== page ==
Legislation to improve school audit oversight goes to governor

CapitolBeatOK Staff Report

Published: 25-May-2010

Legislation formulated in response to recent financial scandals at state schools with the goal of improving oversight of school audits overwhelmingly passed the House yesterday on a 98-1 vote. It now awaits Governor Brad Henry’s consideration.

Senate Bill 2034, by Republican Rep. Dan Sullivan of Tulsa, would give the Office of the State Auditor and Inspector more responsibility when it comes to reviewing school district audits.

“We must do all we can to make sure every education dollar is spent on academics, not padding someone’s pockets,” said House Speaker Chris Benge, also a Tulsa Republican. “Given recent fraudulent activities, we must improve accountability so Oklahoma taxpayers can have confidence in school expenditures in the future.”

All Oklahoma school districts are required to have their financial records independently audited each year. Currently, those audits are forwarded to the Department of Education.

This legislation would allow the State Auditor and Inspector to authorize four special audits a year, contingent upon availability of funding, of school districts with any size average daily membership.

Additionally, each school district would be required to forward a copy of its audit to the state auditor to determine if it complies with law.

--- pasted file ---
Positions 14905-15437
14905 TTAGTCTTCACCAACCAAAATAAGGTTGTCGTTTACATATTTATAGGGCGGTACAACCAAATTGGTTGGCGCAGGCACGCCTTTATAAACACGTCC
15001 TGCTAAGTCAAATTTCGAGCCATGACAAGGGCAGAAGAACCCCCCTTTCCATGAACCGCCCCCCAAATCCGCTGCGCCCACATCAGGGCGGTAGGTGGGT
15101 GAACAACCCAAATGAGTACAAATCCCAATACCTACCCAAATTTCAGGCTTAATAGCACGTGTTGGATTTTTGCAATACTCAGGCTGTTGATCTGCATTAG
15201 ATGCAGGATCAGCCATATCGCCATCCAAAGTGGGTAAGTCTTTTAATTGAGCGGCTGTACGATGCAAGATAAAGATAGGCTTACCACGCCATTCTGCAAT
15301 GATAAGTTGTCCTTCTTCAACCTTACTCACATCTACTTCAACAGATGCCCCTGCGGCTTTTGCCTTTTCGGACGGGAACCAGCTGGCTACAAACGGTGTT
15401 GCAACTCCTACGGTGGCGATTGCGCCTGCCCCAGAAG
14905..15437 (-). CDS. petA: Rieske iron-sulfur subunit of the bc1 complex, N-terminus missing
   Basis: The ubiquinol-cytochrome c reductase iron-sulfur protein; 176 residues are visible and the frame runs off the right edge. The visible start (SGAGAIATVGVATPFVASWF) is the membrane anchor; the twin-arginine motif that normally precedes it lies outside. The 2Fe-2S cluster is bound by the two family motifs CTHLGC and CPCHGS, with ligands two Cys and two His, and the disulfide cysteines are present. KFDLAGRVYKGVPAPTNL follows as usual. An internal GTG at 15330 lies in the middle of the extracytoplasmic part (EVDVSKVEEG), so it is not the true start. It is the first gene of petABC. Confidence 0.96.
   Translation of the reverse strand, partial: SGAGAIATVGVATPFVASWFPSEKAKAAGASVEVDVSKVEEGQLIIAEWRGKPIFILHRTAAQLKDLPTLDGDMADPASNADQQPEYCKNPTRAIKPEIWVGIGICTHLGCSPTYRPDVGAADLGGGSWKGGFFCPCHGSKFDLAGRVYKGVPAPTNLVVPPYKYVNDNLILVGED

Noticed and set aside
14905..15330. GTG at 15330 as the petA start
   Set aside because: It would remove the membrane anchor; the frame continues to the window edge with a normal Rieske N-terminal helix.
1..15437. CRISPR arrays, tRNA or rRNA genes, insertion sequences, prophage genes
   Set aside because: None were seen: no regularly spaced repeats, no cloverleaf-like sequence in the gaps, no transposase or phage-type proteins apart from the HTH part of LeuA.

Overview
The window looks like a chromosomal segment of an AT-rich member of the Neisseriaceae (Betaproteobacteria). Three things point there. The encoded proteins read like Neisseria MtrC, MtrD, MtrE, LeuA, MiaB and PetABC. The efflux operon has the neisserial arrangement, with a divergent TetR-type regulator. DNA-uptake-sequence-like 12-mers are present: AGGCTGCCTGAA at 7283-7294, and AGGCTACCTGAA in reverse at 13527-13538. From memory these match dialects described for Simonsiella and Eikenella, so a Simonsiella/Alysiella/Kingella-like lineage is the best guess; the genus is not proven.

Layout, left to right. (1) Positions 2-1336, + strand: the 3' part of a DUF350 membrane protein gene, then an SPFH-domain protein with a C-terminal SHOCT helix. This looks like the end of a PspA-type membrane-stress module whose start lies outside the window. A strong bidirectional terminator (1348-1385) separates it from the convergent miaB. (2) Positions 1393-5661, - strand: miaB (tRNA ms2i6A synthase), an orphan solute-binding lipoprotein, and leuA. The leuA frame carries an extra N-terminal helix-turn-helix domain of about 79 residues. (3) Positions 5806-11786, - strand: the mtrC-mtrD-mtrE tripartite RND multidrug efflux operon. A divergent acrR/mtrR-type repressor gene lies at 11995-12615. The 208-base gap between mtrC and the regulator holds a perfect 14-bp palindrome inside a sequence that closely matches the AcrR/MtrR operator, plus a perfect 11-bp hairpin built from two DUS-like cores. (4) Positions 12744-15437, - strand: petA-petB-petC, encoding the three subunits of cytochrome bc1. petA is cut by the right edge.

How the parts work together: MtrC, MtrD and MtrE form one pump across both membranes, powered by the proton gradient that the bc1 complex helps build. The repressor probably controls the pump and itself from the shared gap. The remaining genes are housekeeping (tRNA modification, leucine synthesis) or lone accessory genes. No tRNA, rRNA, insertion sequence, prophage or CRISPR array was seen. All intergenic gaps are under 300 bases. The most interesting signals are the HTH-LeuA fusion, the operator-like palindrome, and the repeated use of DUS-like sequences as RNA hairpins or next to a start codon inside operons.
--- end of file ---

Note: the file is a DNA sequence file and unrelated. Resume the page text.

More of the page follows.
Under the bill, if the state auditor authorizes an audit of a school district for not complying with audit requirements, the district shall pay for the audit.

Finally, the legislation requires that all firms entering into audit contracts with school districts carry a minimum of $500,000 accountants’ professional liability insurance or total amount of the budget being audited, whichever is less. The independent auditors hired by school districts will also be required in the bill to complete a minimum of eight hours of continuing education credit in school district accountancy.

“The auditor’s office has a recent track record of catching corruption and waste in our schools and is the logical entity to put in charge of financial oversight,” said Sullivan, R-Tulsa. “This bill ensures schools have the proper accountability when it comes to state expenditures.”

A recent audit of Skiatook Public Schools, conducted by the Office of the State Auditor and Inspector, found the school wasted $570,000 on over-priced supplies during a five-year period. The excess purchases included spending up to $60 apiece for $8 trash cans and $1,500 for a $500 vacuum, among other things.

Although the Skiatook district had been audited each year and that audit sent to the Department of Education, the wasteful spending was not identified until the Office of the State Auditor and Inspector became involved.

Other audits have shown problems in public schools, most notably in the Broken Arrow public schools.

Senate Bill 2034 passed the House today with a vote of 98-1 and now goes to the governor for his consideration.